Trust Challenge Webinars: Responding to the Aspen Institute Task Force Report

July 3, 2014

Reading through the Aspen Institute Task Force report, Learner at the Center of a Networked World, I came across a fascinating open-source software project called Open Mustard Seed. Designed by ID3, a research and education nonprofit, Open Mustard Seed is part of the organization’s mission to “develop a new social ecosystem of trusted, self-healing digital institutions.” What does this mean? It means that even though we have entered an era in which, ” the coordination costs for collaboration are nearing zero and unforeseen opportunities for collective action at enormous scales are now tenable,” the same technologies “come freighted with worrisome surveillance and data-mining powers.” I interpet “trusted, self-healing digital institutions” to mean open data platforms that allow communities to “mash up” their own customized, private data services and policies tailored exactly to their

Digital Media & Learning Competition responds to Aspen report: $1.2 Million Trust Challenge: Building Trust in Connected Learning Environments

June 17, 2014

What could be more important than trust? Trust is at the heart of every meaningful learning experience, whether it’s between educator and student, mentor and learner, peers and their learning networks, or between learners and the technical platforms with which they interact. As learners become more immersed in digital learning experiences, trust has become an increasingly critical aspect of connected learning environments. The press release announcing the Trust Challenge, the fifth Digital Media and Learning Competition, details how the MacArthur Foundation and HASTAC are responding to the Aspen Institute Task Force’s report about Learners and the Internet, and to the specific challenges facing trust in connected learning environments.  The $1.2 Million Learning Challenge: Building Trust Online  Fifth Digital Media & Learning Competition responds to Aspen report citing the

Museums, libraries win grants to enhance learning online

July 10, 2013

$150,000 in Grants Part of Larger Effort to Build a Learning Approach for Our Times Washington, D.C., July 10, 2013 – Sixteen museums, libraries and nonprofit institutions have been awarded a total of $150,000 to engage young people in the development of apps, badges, curricula and other tools that will make the online experience more  civil, safe and empowering. The Project:Connect Summer Youth Programming Competition is supported by the John D. and Catherine T. MacArthur Foundation, administered by Humanities, Arts, Science, and Technology Alliance and Collaboratory (HASTAC), and was carried out in collaboration with Mozilla. The Competition this year is also part of the Project:Connect initiative that includes collaboration with Facebook and the Family Online Safety Institute (FOSI). Competing for grants of up to $10,000 each to support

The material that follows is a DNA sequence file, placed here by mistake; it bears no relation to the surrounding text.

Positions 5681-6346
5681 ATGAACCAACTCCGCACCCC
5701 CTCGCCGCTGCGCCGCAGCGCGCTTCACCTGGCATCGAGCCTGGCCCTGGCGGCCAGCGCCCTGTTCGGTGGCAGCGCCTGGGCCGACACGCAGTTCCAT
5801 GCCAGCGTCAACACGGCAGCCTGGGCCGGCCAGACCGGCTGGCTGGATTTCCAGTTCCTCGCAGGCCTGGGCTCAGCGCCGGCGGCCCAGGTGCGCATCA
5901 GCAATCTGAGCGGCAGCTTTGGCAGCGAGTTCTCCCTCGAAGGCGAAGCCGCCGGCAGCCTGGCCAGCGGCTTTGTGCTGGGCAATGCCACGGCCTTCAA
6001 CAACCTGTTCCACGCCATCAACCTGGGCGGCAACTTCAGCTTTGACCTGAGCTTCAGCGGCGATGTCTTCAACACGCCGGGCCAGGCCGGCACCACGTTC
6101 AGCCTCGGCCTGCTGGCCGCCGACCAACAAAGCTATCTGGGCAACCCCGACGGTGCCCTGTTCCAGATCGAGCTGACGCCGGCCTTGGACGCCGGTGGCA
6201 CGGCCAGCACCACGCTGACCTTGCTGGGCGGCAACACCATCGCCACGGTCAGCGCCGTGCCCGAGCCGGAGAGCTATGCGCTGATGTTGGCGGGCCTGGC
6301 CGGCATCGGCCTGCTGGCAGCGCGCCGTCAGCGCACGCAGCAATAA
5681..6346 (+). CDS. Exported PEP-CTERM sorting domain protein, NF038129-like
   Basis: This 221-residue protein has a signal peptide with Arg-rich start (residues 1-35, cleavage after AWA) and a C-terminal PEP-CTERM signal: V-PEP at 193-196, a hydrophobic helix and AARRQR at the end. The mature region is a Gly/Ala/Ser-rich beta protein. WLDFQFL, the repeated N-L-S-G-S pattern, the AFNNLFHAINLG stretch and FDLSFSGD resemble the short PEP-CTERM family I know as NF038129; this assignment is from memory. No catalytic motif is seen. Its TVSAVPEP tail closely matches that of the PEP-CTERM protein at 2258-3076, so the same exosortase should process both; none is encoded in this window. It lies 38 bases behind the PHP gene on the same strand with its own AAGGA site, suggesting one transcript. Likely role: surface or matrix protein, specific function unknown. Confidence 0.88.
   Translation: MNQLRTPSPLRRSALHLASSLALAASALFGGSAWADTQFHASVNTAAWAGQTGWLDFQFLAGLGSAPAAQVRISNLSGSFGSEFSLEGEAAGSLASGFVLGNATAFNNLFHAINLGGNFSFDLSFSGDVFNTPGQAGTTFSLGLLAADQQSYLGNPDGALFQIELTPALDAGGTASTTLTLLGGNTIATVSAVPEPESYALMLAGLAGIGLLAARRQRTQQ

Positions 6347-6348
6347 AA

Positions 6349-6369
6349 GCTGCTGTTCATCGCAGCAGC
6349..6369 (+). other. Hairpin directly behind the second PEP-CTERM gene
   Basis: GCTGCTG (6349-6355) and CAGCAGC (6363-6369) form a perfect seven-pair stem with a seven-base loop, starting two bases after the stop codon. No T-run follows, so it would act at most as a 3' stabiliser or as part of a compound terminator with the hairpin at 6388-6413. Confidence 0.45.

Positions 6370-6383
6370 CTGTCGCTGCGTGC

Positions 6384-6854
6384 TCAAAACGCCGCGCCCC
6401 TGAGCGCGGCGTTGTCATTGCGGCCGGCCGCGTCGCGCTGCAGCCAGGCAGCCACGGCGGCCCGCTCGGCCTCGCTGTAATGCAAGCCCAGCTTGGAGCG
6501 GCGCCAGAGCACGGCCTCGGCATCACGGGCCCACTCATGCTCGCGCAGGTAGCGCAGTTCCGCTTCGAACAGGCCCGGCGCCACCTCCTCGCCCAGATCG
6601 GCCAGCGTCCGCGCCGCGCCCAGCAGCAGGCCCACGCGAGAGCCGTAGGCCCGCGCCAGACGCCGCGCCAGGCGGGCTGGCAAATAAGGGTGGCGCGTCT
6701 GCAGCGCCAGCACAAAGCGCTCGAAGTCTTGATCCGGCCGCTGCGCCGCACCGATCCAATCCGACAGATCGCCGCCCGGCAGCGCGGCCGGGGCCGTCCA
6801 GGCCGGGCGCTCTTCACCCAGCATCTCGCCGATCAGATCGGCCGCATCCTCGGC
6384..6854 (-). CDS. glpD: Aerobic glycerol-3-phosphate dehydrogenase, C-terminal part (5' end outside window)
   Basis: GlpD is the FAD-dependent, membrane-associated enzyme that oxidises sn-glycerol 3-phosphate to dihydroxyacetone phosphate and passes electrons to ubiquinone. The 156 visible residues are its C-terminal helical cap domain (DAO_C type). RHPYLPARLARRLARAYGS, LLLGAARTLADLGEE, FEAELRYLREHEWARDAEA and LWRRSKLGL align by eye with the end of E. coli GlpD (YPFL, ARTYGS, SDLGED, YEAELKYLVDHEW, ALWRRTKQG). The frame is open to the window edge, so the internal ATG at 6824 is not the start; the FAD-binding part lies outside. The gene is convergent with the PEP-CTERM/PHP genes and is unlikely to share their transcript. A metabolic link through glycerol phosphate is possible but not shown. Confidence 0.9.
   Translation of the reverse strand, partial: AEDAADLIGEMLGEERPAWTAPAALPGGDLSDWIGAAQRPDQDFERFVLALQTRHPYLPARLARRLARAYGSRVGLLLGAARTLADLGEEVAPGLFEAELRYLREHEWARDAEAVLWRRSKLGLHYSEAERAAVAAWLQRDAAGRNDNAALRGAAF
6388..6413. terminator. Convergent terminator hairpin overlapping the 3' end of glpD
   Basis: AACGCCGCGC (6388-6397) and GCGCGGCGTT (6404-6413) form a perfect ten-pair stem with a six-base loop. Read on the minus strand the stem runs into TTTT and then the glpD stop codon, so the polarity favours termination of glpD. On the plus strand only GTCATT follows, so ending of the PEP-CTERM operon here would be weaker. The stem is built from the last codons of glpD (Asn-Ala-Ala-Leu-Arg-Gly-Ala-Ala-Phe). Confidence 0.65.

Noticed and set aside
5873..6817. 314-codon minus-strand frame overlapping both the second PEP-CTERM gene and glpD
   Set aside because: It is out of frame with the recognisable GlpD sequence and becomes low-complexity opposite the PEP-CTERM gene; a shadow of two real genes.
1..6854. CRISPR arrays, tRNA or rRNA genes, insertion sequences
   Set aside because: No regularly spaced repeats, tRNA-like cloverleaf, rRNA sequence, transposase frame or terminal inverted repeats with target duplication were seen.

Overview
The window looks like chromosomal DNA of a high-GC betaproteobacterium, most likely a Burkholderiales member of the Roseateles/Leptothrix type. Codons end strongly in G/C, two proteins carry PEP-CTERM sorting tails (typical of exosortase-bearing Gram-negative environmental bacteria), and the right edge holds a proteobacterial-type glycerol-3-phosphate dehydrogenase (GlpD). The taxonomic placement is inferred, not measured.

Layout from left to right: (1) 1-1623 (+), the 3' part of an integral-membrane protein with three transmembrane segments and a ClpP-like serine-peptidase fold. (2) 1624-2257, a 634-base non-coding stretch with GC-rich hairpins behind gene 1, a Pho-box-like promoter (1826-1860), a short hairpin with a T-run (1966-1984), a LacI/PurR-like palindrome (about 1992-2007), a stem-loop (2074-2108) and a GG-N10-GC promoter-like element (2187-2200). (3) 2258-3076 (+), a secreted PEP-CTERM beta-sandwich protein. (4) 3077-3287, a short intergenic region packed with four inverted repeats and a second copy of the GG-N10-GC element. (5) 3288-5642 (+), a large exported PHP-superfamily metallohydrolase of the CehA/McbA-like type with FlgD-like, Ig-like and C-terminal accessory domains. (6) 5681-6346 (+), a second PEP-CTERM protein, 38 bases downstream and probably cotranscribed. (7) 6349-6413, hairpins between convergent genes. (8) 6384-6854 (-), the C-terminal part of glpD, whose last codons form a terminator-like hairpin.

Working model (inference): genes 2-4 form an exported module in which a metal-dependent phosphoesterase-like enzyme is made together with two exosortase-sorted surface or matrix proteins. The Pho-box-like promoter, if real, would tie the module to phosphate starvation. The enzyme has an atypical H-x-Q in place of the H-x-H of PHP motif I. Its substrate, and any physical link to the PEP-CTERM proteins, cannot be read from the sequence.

Public voting and commenting is now open!

June 13, 2013

We’re thrilled to have received 266 applications to the Project:Connect Summer Youth Programming Competition and equally excited about the diversity represented within those applications–both in geographic representation (41 states and the District of Columbia), as well as in the range of content, and intended audiences these prospective programs might serve. Public voting and commenting is now open and will run through June 15th at 5pm PST, so take a few minutes to check out the applications and vote to let us know which project(s) you think should be funded. To see where the applicants came from, consult the infographic below. Stay tuned to learn which projects will be awarded up to $10,000 for their summer youth program — or follow @dmlcomp or @HASTAC on Twitter. Please note that voters

Hacking for a Better Web Winners Announced

May 10, 2013

After a long, fun day of hacking in New York City yesterday the Project:Connect – Hacking for a Better Web winners were announced: Social Good 1st place: Helpster by CB Media 2nd place: by Team Hummos 3rd place: Cyberstoop by The Truth   Enable Literacy 1st place: Congregate by Arganot 2nd place: by Backpackers   Control of Information 1st place: That Could be your Sister 2nd place: Digital Milestones by Keystone Hacktivist   Congratulations to all the participants!

Project:Connect – Summer Youth Programming Competition

May 9, 2013